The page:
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Applied Biochemistry and Biotechnology

, Volume 113, Issue 1–3, pp 27–39 | Cite as

Pipeline transport of biomass

  • Amit Kumar
  • Jay B. Cameron
  • Peter C. FlynnEmail author
Article

Abstract

The cost of transporting wood chips by truck and by pipeline as a water slurry was determined. In a practical application of field delivery by truck of biomass to a pipeline inlet, the pipeline will only be economical at large capacity (>0.5 million dry t/yr for a one-way pipeline, and >1.25 million dry t/yr for a two-way pipeline that returns the carrier fluid to the pipeline inlet), and at medium to long distances (>75 km [one-way] and >470 km [two-way] at a capacity of 2 million dry t/yr). Mixed hardwood and softwood chips in western Canada rise in moisture level from about 50% to 67% when transported in water; the loss in lower heating value (LHV) would preclude the use of water slurry pipelines for direct combustion applications. The same chips, when transported in a heavy gas oil, take up as much as 50% oil by weight and result in a fuel that is >30% oil on mass basis and is about two-thirds oil on a thermal basis. Uptake of water by straw during slurry transport is so extreme that it has effectively no LHV. Pipeline-delivered biomass could be used in processes that do not produce contained water as a vapor, such as supercritical water gasification.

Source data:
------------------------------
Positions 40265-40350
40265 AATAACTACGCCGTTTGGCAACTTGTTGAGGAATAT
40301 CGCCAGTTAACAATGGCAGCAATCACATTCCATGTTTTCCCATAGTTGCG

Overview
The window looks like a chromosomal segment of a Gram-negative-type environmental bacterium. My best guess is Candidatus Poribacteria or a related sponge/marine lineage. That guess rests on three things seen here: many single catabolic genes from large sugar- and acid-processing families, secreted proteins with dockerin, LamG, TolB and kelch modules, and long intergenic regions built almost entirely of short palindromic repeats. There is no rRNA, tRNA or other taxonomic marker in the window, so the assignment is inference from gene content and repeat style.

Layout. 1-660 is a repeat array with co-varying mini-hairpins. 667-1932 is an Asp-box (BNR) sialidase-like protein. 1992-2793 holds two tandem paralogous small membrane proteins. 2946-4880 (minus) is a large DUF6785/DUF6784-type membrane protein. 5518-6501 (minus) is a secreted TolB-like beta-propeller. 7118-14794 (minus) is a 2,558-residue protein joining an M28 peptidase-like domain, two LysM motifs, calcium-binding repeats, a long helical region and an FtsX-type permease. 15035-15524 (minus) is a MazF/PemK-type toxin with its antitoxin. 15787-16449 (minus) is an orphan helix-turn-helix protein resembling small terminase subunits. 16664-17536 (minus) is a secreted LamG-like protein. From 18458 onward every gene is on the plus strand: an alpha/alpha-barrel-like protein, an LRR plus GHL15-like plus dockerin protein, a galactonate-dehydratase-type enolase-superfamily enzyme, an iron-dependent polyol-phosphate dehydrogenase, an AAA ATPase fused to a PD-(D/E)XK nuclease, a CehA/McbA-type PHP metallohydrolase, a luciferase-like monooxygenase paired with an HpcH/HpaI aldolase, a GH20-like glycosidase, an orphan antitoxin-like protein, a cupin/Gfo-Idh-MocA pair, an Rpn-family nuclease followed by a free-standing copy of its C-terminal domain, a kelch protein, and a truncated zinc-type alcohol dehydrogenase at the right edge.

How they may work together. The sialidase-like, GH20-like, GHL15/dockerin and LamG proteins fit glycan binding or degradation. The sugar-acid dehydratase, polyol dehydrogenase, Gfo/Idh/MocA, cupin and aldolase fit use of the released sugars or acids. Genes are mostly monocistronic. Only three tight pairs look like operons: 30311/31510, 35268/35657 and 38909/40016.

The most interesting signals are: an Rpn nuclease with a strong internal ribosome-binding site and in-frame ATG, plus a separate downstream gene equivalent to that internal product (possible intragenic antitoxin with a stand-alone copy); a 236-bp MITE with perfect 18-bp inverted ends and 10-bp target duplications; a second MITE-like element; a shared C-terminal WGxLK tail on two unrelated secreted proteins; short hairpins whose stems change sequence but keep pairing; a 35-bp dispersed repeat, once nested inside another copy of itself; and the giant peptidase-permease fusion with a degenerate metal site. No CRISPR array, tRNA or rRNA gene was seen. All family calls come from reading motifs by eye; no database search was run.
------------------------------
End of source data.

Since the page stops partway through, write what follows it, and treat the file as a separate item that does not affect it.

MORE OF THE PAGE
Index Entries

Wood chips pipeline biomass lower heating value straw 

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Copyright information

© Humana Press Inc. 2004

Authors and Affiliations

  1. 1.Department of Mechanical EngineeringUniversity of AlbertaEdmontonCanada

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